More Americans spending at least 30 percent of their income on rent: researchers
Record numbers of U.S. renter households are spending more than 30 percent of their income, and in many cases more than half their income, on housing costs, according to a study published on Wednesday.
In its biennial report on rental housing, the Harvard Joint Center for Housing Studies said both lower and moderate income households were overburdened by higher rents, which have been rising 3.5 percent annually after accounting for inflation.
The lingering effects of the housing market collapse, which have seen the homeownership rate falling to levels last seen in 1965, and better employment prospects for Millennials, have fanned a rental market boom. An aging population has also spurred demand for rental accommodation.
While developers have stepped up the construction of multifamily homes and some previously owner-occupied homes have been turned into rentals, these dwelling have mainly catered for middle and upper income groups.
“Yet the crisis in the number of renters paying excessive amounts of their income for housing continues, because the market has been unable to meet the need for housing that is within the financial reach of many families and individuals with lower incomes,” said Chris Herbert, managing director of the Joint Center For Housing Studies at Harvard.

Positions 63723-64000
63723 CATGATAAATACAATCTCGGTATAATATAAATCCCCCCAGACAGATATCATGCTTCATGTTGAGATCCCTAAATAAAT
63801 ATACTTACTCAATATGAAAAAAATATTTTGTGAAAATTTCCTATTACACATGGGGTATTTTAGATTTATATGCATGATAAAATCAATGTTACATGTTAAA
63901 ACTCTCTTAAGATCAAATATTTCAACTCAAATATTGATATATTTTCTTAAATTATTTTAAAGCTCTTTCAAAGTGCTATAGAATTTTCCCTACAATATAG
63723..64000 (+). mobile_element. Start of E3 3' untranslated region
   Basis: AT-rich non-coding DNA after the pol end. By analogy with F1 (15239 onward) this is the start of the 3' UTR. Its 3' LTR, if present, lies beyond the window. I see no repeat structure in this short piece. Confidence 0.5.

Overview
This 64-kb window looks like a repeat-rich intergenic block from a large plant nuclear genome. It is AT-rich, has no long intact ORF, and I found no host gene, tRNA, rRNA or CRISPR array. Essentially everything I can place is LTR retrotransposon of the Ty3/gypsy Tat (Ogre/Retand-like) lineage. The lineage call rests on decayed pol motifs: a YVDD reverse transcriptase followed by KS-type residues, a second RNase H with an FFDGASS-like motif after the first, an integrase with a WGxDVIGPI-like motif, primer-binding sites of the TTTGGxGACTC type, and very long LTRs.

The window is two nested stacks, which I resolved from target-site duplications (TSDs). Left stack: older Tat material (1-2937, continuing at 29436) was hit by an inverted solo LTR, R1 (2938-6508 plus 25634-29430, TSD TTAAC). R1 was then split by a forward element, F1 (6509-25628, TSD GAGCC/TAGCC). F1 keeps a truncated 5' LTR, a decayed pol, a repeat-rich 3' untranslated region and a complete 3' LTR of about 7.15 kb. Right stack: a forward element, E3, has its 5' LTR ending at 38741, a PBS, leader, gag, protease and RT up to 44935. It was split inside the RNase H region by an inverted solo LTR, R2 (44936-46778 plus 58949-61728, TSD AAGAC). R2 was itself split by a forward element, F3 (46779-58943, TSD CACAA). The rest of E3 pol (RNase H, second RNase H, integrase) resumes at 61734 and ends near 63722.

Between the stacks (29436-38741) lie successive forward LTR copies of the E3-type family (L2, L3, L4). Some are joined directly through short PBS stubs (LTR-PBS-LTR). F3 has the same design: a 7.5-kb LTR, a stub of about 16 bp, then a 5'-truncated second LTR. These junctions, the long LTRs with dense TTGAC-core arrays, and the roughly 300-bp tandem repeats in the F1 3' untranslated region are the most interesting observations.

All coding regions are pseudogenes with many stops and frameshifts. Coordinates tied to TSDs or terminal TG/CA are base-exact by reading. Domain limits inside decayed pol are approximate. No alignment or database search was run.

In 2014, a record 21.3 million renter households were spending more than 30 percent of income on housing costs, up from 14.8 million in 2001. The number paying more than half their income for housing increased to an all-time high of 11.4 million from 7.5 million.
“Upper-income renters are finding a healthier supply of housing choices and landlords and private sector investors are benefiting from higher rents,” said Herbert.
About 43 million families and individuals currently live in rental housing, an increase of nearly 9 million households since 2005 and a record gain in any 10-year period, the study showed. The share of households renting rose to 37 percent, the highest level since the mid-1960s, from 31 percent.
The study found that government housing assistance programs were falling short. It said the funding for the largest housing assistance programs remained below 2008 levels, despite an 18 percent jump in the number of very low-income households to 18.3 million between 2007 and 2013.
It said while the number of vouchers had increased to about 2.2 million in 2014 from under 2.1 million in 2004, the increase was offset by the loss of 105,700 public housing units and 145,600 units with project-based rental assistance.
(Reporting by Lucia Mutikani; Editing by Tom Brown)